Contributing Partner: UNT Libraries Government Documents Department
Asia Pacific Economic Cooperation (APEC), Free Trade, and the 2002 Summit in Mexico

Asia Pacific Economic Cooperation (APEC), Free Trade, and the 2002 Summit in Mexico

Date: December 11, 2002
Creator: Nanto, Dick K
Description: On October 26-27, 2002, the Tenth APEC Leaders’ Meeting (summit) was hosted by Mexico in Las Cabos, Mexico. The official theme for APEC 2002 is to expand the benefits of cooperation for economic growth and development and enable the APEC vision to be implemented. For the United States, APEC raises fundamental questions that are of special interest to Congress. One is whether consensus can be achieved on the APEC vision of free trade and investment in the Asia Pacific or whether future trade liberalization will be confined primarily to bilateral free-trade agreements or multilateral trade negotiations under the World Trade Organization.
Contributing Partner: UNT Libraries Government Documents Department
Caribbean Basin Interim Trade Program: CBI/NAFTA Parity

Caribbean Basin Interim Trade Program: CBI/NAFTA Parity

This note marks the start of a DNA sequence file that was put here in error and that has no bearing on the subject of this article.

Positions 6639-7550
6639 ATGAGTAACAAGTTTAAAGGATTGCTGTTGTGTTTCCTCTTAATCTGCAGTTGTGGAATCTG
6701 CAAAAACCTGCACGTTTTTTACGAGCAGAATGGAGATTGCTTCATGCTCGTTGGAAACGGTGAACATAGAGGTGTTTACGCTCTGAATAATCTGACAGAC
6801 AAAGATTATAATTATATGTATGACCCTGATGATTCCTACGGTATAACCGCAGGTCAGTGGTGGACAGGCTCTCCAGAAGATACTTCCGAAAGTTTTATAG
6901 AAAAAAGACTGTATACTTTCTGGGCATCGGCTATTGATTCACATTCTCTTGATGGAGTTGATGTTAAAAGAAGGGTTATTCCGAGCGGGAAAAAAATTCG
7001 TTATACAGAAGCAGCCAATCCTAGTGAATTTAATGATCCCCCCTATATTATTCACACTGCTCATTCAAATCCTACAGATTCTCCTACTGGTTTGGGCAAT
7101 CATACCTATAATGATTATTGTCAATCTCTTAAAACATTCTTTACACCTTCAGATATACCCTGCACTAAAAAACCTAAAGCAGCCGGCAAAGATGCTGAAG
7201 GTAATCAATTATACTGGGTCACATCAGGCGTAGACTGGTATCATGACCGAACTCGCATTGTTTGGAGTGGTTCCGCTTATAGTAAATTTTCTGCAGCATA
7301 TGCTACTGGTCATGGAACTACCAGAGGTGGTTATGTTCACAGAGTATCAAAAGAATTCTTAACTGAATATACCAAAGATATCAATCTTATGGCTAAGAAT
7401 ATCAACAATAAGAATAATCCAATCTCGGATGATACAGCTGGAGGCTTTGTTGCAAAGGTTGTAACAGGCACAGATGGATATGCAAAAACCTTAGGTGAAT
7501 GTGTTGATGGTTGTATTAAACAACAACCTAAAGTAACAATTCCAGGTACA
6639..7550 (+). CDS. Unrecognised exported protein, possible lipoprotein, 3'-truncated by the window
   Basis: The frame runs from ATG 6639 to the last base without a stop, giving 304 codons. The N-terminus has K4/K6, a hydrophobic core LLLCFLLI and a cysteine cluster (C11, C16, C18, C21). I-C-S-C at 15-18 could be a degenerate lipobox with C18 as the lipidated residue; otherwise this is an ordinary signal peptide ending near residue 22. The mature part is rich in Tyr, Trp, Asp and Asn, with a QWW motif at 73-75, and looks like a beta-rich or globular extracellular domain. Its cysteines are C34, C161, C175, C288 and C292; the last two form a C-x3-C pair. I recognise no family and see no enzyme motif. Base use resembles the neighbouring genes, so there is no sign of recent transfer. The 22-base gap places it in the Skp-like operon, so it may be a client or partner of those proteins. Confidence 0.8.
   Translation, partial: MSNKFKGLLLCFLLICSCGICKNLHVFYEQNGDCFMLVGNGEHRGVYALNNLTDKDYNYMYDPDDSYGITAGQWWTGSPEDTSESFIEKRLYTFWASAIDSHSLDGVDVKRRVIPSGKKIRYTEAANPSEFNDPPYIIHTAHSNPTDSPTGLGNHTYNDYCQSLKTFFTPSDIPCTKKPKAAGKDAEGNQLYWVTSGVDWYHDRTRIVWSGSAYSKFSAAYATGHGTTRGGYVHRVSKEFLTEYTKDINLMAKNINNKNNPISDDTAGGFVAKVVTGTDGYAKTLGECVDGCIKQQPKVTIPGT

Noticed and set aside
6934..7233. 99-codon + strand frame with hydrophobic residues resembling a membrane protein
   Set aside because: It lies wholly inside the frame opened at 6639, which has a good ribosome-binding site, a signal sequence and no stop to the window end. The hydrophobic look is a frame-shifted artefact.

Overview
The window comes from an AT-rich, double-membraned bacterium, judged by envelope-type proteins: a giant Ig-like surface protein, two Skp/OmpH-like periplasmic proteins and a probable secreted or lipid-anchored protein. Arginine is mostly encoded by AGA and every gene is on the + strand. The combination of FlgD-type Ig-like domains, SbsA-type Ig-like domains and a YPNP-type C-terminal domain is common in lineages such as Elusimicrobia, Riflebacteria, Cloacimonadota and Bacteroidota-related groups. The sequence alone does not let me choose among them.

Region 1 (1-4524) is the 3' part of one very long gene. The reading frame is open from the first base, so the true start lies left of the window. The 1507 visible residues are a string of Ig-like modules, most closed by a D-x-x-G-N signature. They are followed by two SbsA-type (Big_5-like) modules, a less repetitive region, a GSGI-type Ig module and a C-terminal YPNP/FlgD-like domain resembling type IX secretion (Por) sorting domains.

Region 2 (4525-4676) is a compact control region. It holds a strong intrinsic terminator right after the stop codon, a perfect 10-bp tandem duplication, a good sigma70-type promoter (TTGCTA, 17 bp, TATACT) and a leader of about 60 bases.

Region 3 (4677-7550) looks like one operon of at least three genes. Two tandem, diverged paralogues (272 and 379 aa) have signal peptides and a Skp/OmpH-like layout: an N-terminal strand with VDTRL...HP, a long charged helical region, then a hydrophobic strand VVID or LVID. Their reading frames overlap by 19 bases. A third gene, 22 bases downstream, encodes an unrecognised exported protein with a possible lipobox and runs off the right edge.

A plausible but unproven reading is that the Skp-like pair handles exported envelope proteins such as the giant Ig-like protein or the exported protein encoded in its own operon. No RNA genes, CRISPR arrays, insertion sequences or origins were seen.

Date: December 6, 2002
Creator: Pregelj, Vladimir N
Description: The entry into force, on January 1, 1994, of the North American Free Trade Agreement (NAFTA) has eliminated the advantage that the beneficiaries of the Caribbean Basin Economic Recovery Act (CBERA) and related provisions of the Caribbean Basin Initiative (CBI) had enjoyed in trade with the United States relative to Mexico, and gave Mexico an increasingly significant competitive edge over the CBERA countries. The scheduled further implementation of the NAFTA would have resulted in a substantial advantage to Mexico over the CBERA countries and vitiate in part the purpose of the CBERA.
Contributing Partner: UNT Libraries Government Documents Department
Caribbean Basin Interim Trade Program: CBI/NAFTA Parity

Caribbean Basin Interim Trade Program: CBI/NAFTA Parity

Date: May 23, 2002
Creator: Pregelj, Vladimir N
Description: The entry into force, on January 1, 1994, of the North American Free Trade Agreement (NAFTA) has eliminated the advantage that the beneficiaries of the Caribbean Basin Economic Recovery Act (CBERA) and related provisions of the Caribbean Basin Initiative (CBI) had enjoyed in trade with the United States relative to Mexico, and gave Mexico an increasingly significant competitive edge over the CBERA countries. The scheduled further implementation of the NAFTA would have resulted in a substantial advantage to Mexico over the CBERA countries and vitiate in part the purpose of the CBERA.
Contributing Partner: UNT Libraries Government Documents Department